PMS- Pre menstrual Syndrome

You probably get some signs that your period is coming. For most women, it’s no big deal -- maybe tender breasts or a taste for sweets. But for others, the days before their period are harder. If it messes with your daily life, you might have premenstrual Syndrome (PMS)

Your period is a natural part of your life. And you can do anything you would do any other time of the month. If PMS is a problem for you, there are ways to manage it.

PMS is a group of changes that can affect you on many levels. They can be physical, emotional, or behavioral. The changes come 1 to 2 weeks before your period. Once your period starts, they go away.


  • Most women have at least one sign of PMS every month. But it’s not the same for everyone. It can change as you get older. It can be hard to know if you just have a few symptoms before your period, or if it’s really PMS. Another way to know is if you have symptoms 5 days before your period, for 3 months in a row.
  • Women with PMS deal with it in lots of ways. You can make changes to improve your diet, sleep and exercise. You can also learn ways to relax their mind and body. If what you try doesn’t seem to work, you can talk to your doctor.

Physical signs

Bloated tummy


Tender breasts



Muscle aches

Joint pain

Swollen hands and feet


Weight gain

Constipation or diarrhea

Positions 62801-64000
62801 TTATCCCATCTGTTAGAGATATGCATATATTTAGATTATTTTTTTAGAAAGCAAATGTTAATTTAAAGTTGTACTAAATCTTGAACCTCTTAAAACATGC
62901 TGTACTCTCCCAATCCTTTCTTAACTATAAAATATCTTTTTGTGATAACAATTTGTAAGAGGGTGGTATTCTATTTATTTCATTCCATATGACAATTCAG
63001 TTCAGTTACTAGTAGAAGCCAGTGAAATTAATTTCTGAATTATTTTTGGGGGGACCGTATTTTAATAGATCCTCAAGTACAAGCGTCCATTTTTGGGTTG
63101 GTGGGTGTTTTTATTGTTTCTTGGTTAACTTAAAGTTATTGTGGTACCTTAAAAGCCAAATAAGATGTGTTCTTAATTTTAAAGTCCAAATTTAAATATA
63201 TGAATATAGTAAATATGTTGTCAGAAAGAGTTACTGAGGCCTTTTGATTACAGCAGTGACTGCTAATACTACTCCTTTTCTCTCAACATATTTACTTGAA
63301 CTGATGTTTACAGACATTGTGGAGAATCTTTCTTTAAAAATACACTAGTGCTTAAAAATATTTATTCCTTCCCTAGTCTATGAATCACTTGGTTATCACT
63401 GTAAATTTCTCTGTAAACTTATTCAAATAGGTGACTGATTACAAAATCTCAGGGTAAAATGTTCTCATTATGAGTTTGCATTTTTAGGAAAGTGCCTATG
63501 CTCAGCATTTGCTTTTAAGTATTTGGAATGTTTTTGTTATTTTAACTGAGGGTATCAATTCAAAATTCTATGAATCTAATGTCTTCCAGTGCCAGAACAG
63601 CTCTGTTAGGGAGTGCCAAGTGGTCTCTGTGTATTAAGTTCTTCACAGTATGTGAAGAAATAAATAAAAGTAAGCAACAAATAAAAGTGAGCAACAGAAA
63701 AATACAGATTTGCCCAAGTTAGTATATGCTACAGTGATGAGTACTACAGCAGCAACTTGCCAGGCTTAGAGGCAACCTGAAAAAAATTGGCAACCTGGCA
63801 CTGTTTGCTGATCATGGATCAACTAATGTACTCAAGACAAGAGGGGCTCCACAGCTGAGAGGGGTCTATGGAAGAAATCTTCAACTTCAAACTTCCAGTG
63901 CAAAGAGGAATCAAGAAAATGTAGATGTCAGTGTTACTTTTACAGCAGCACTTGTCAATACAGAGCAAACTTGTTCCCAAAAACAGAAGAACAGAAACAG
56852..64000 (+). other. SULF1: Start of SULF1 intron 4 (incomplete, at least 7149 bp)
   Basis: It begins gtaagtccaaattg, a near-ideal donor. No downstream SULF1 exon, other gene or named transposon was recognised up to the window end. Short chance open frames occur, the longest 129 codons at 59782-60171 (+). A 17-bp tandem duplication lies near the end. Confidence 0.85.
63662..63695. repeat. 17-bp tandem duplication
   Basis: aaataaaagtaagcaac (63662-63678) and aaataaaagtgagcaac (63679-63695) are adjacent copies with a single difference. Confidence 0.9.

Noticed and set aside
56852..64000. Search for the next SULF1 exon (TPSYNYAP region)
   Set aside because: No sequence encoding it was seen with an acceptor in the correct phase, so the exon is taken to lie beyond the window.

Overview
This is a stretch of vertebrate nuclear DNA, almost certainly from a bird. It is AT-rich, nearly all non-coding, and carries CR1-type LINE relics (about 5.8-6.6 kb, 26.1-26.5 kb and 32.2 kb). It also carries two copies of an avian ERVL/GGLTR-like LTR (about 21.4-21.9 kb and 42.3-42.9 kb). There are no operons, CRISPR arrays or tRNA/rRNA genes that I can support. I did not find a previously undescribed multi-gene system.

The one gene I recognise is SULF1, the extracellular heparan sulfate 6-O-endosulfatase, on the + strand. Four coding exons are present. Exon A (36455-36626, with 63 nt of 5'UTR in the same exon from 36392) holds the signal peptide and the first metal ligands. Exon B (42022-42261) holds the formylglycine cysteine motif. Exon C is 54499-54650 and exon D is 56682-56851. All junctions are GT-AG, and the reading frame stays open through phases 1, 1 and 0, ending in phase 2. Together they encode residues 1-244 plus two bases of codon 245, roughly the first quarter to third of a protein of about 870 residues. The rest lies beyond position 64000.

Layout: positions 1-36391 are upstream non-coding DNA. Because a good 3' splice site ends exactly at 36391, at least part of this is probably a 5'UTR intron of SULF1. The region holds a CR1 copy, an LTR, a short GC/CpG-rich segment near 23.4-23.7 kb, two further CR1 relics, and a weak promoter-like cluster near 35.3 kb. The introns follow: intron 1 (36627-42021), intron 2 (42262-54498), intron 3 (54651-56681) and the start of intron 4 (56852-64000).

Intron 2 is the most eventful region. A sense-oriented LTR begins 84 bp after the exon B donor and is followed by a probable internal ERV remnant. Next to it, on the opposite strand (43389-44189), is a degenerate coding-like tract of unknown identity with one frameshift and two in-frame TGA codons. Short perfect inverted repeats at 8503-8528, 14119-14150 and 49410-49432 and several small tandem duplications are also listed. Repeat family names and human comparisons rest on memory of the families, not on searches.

Behavioral signs

Forget things

Loss of mental focus


Girls and women who still get their period can get PMS. But it’s most common in women who:

Are in their late 20s to early 40s.

Have had a child.

Have family members with depression

Had baby blues (postpartum depression), depression or bipolar disorder

Emotional signs

Tense or anxious



Mood swings

Can’t sleep

Don’t want to be with people

Feel overwhelmed or out of control

Angry outbursts


Even though PMS is common, doctors don’t know exactly what causes it. It probably has to do with the changes in your body chemistry around the time of your period.

Some conditions affect PMS, but don’t cause it. PMS can start, or can get worse if you:

Smoke and take lot of stress

Don’t exercise

Don’t sleep enough

Drink too much alcohol or eat too much salt, red meat, or sugar

Women with other health problems may find that those problems get worse before their period. Some of those are migraine headaches, asthma and allergies.

What You Can Do

Exercise about 30 minutes a day.

Eat healthy foods like whole grains, fruits, and vegetables.

Try to get enough calcium from food (think dairy, green leafy vegetables, and canned salmon).

Avoid salt, caffeine and alcohol.

Don’t smoke.

Get plenty of sleep.

Don’t take stress.

Track your moods and symptoms in a journal.